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District AYP good, not yet perfect

Being better than the state average was not quite good enough, as Bremerton schools fared well when the state Office of the Superintendent of Public Instruction released Adequate Yearly Progress (AYP) results for the 2004-2005 school year, but fell short in a few categories.

“We increased over last year,” said Linda Sullivan-Dudzic, special programs director for Bremerton School District (BSD). “But it’s not good enough.”

AYP is a measure of progress toward meeting standards set forth by the No Child Left Behind Act of 2001. Thirty-seven different categories are measured as students are examined as a whole, broken down into five different racial categories, and limited English speakers, special education and low-income.

Each category must meet standards for both proficiency and participation for reading and math. The final factor is whether schools meet the “other indicator” standard. For elementary and middle school students, that means a sufficient percentage students must be performing at an advanced level. For high schools, the other indicator is graduation rate.

If one of the 37 categories is not met, a school or district has not met AYP. For Bremerton, the district, Bremerton High School and Mountain View Middle School did not make AYP, each falling short in one category.

The schools continued progress from 2002-2003 in which the district alone fell short on seven indicators.

For 2004-2005, BSD did not meet the proficiency standard for 10th-grade low-income students in math, with the same group falling short at Bremerton High School. At Mountain View, black seventh-graders did not meet the proficiency standard.

The schools made gains from last year for special education students and reading. In 2003-2004, Mountain View seventh grade special education students missed the reading proficiency mark while BHS tenth-grade special education students failed to meet the proficiency goals for reading and math. Those groups of students were successful this year.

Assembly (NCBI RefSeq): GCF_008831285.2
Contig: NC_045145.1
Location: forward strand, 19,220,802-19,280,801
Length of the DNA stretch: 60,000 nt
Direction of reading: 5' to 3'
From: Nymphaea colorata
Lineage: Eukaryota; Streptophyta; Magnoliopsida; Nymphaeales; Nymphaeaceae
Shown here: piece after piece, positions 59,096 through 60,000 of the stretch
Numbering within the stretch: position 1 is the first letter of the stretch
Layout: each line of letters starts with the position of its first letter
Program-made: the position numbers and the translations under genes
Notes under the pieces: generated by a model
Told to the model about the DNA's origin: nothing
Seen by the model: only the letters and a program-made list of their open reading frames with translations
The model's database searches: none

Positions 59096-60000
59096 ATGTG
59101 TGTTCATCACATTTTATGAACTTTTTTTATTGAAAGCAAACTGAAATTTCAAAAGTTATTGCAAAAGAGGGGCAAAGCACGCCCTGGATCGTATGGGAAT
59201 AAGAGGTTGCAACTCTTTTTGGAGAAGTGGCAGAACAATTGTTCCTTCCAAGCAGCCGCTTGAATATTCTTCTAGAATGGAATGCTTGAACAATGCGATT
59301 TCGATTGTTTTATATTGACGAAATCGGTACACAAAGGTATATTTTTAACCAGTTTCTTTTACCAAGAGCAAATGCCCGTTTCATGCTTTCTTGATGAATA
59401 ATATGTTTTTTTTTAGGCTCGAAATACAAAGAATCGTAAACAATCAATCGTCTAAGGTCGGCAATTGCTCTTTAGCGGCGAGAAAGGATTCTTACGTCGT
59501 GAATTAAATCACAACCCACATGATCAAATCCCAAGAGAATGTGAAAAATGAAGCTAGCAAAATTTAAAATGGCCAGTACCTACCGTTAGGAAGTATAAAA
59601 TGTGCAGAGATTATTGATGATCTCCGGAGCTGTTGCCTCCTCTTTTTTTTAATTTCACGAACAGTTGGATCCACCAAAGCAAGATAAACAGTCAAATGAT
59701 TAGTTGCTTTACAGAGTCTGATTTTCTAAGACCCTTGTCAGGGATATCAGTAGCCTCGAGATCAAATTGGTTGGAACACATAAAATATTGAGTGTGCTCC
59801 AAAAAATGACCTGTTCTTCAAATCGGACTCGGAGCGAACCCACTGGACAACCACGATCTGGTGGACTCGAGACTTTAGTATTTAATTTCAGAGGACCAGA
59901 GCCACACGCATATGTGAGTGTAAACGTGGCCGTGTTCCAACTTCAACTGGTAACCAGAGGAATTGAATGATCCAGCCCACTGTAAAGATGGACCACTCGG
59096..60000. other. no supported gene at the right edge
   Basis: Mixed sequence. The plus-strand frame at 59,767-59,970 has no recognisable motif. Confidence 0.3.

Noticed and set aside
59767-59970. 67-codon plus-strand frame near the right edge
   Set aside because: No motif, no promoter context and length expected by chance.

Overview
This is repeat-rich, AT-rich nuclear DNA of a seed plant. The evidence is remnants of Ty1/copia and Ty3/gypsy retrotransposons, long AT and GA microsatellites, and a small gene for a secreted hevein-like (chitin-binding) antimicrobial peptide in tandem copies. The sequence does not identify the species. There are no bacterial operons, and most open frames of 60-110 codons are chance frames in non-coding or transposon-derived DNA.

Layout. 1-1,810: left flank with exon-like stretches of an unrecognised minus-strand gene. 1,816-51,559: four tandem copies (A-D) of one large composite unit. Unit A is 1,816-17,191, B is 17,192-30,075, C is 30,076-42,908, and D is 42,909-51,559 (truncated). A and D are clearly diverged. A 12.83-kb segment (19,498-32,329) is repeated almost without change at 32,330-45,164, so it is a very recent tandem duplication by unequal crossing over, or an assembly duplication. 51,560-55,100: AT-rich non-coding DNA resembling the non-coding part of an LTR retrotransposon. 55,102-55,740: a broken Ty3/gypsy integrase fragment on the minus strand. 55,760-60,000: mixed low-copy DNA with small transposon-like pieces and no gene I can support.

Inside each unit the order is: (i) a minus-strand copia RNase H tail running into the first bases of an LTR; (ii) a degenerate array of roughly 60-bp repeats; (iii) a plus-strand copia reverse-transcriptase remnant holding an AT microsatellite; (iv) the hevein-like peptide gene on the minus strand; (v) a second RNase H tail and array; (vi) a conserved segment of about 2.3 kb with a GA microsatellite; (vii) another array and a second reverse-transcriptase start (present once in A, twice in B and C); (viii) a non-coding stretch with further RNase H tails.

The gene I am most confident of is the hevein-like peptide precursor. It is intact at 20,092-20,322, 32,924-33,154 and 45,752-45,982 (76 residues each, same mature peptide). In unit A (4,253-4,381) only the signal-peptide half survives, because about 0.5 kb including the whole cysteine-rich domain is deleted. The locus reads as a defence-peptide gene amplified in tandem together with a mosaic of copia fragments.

Sullivan-Dudzic said the secondary schools have implemented a math initiative to target the students who have not achieved the standard.

“Every school does a comprehensive school improvement,” she said. “Parents are involved, principals are involved ... teachers are involved. They look at ‘What are our strengths ... and weaknesses?’ and ‘How can we shift our resources to where our needs are?’”

After school programs and an accelerated learning program for students who did not pass the WASL have been added, Sullivan-Dudzic said.

“If you didn’t do well, we figure out what you’re missing,” she said. “The classes are accelerated pretty rapid but geared (very) specifically.”

Sullivan-Dudzic is pleased to see the improvements with special education and meeting all the standards for fourth-graders and reading. Even in math, the groups that did not meet AYP, she pointed out, still performed above the state average.

“Even though we didn’t make it in math, we’re still above where the state is at,” she said. “Not every single kid is achieving at BSD and teachers feel responsible. Our principals ... are very good communicators so we’ve had no (negative) calls from parents about the new math initiative.”

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